How the COVID-19 Pandemic Impacted Medical Education during the Last Year of Medical School: A Class Survey

Life (Basel). 2021 Mar 30;11(4):294. doi: 10.3390/life11040294.


The novel coronavirus disease 2019 (COVID-19) pandemic has changed the medical education platform for students in the United States of America (USA). In that light, medical schools had to rapidly rearrange the dynamics of their educational curricula from the traditional platforms, to incorporate telemedicine. The telemedicine platform is supported in many specialties, allowing students various options to continue their education without interruption during the COVID-19 pandemic, and beyond. Telemedicine platforms are projected to grow exponentially due to the COVID-19 pandemic, allowing a segue for medical schools to modify their curricula by incorporating telemedicine programs. These distant-, e-learning (tele-education) programs align with the recommendations and guidelines for practicing social distancing. In this article, we surveyed fourth-year medical students to better understand their views on multiple aspects of e-learning, and its impact on their medical education during the COVID-19 pandemic. We assessed the medical students’ experiences, satisfaction, insight and knowledge with e-learning, tele-education, telehealth, and their related modalities during COVID-19. We provide an organized overview and analysis of the main factors that influence medical education during the COVID-19 pandemic, while bringing forth the main challenges, limitations, and emerging approaches in the field of telemedicine and its application as it relates to medical education and e-learning across medical specialties. We outline the main themes and ideas that the medical students voiced, as to how their medical education is being impacted by the COVID-19 pandemic and how they will incorporate telemedicine and tele-education in their future career. A cross-sectional, mixed-method survey was developed and distributed via Google Surveys to 181 University at Buffalo, Jacobs School of Medicine and Biomedical Sciences, United States of America, 4th year medical students, in December 2020. Results were compiled and analyzed after a 6-day open period for responses to be submitted. The survey instrument consisted of questions that inquire about the students’ perspectives as it relates to their rapid switch from their traditional method of learning to the on-line version of medical education during the COVID-19 pandemic. A total of 65 students responded to the survey, of which 63 completed the survey. More than half of the students (n = 63, 57%) indicated that both their specialty of interest, and (n = 21, 33%) their sub-internships were impacted by the temporary lockdown, due to the COVID-19 pandemic. Students also indicated that the top three specialties that were affected included surgery, internal medicine and obstetrics and gynecology. When the students were asked if they were satisfied with the use of aquifer for their health care e-learning, only 35% of the students were satisfied. The students expressed that the school’s administration team did a good job in developing the new tele-education curriculum for those in clinical training. In addition, responses indicated that students were open to case-based video learning and readings, when combined with the abbreviated clinical exposure during the make-up “clinical immersions periods” allowed for adequate learning. Overall, the survey responses show that more than half, approximately 54% of the medical students utilized telemedicine platforms during their clerkships that were impacted by COVID-19. The 4th-year medical students did not find tele-education and e-learning to be as effective as traditional medical education that combines in-person didactic classroom instructions and in-person face-to-face in hospital clerkships. Students felt that the telemedicine program that was rapidly set up due to the COVID-19 ‘lockdown’ was fragmented, since it was not a formal integration of a telemedicine E-learning program. Students would have preferred more ‘real’ cases to follow, instead of the ready-made, aquifer type of cases. Telemedicine has significant potential to address many of the challenges facing the medical education environment today. We believe now that people have become comfortable with this method of teaching, that even after the pandemic ends, we will continue to see tele-education used as a platform for medical education.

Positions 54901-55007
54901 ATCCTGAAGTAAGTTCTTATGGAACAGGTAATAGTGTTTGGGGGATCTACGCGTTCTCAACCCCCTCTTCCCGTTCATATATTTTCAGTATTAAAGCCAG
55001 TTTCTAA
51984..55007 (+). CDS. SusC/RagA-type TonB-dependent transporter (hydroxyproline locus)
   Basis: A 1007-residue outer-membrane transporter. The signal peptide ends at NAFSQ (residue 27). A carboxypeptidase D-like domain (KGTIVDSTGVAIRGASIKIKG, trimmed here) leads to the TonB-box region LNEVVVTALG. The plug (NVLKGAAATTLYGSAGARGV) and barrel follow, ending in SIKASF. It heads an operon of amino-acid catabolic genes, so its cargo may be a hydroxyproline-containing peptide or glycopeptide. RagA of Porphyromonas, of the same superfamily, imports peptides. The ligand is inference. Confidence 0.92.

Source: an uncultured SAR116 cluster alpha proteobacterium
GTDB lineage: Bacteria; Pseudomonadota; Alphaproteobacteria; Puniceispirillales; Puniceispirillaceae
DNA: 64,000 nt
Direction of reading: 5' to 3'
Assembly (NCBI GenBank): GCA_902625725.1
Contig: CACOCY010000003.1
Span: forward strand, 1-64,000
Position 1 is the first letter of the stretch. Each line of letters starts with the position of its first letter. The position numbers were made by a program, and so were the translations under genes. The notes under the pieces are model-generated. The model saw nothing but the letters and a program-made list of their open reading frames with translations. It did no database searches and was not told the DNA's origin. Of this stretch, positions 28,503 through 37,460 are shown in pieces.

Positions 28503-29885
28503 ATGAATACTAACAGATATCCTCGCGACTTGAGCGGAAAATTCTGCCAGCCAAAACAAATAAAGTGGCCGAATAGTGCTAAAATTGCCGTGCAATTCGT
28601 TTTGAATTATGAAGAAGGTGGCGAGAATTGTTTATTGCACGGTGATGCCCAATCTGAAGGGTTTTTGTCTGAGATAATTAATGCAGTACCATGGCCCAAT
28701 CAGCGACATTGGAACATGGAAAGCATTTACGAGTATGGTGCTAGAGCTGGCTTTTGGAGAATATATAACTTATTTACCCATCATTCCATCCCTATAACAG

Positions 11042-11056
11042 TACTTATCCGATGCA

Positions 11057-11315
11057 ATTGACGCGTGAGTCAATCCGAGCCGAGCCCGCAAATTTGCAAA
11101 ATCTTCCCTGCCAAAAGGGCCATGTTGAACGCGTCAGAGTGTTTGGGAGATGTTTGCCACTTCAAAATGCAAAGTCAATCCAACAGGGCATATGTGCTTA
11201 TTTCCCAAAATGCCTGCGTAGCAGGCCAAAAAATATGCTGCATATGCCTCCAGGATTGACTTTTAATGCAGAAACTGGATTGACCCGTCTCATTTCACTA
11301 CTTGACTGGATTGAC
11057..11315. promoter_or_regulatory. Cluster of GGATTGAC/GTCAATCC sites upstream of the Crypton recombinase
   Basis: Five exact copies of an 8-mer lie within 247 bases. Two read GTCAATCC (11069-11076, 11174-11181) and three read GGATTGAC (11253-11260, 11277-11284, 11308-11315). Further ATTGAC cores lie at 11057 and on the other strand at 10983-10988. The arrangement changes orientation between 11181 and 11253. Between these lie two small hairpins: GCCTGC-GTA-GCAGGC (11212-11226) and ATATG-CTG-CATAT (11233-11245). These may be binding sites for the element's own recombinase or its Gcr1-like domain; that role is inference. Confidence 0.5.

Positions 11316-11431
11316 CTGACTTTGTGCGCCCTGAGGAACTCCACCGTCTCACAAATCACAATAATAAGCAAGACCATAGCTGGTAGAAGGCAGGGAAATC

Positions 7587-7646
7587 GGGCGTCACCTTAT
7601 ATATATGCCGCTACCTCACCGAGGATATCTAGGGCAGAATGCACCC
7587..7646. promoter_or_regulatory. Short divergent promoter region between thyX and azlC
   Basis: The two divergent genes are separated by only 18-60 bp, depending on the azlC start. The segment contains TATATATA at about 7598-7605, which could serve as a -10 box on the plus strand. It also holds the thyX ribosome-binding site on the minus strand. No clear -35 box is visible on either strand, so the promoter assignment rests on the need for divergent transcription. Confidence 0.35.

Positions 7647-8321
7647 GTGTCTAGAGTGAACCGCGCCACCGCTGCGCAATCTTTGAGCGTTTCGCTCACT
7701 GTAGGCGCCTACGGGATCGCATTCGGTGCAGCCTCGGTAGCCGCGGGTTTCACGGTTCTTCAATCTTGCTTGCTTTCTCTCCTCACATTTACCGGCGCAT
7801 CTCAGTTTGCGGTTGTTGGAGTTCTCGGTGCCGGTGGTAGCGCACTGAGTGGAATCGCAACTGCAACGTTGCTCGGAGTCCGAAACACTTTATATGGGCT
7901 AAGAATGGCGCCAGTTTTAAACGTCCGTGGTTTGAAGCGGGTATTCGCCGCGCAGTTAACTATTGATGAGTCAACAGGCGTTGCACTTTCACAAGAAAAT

PMID:33808274 | DOI:10.3390/life11040294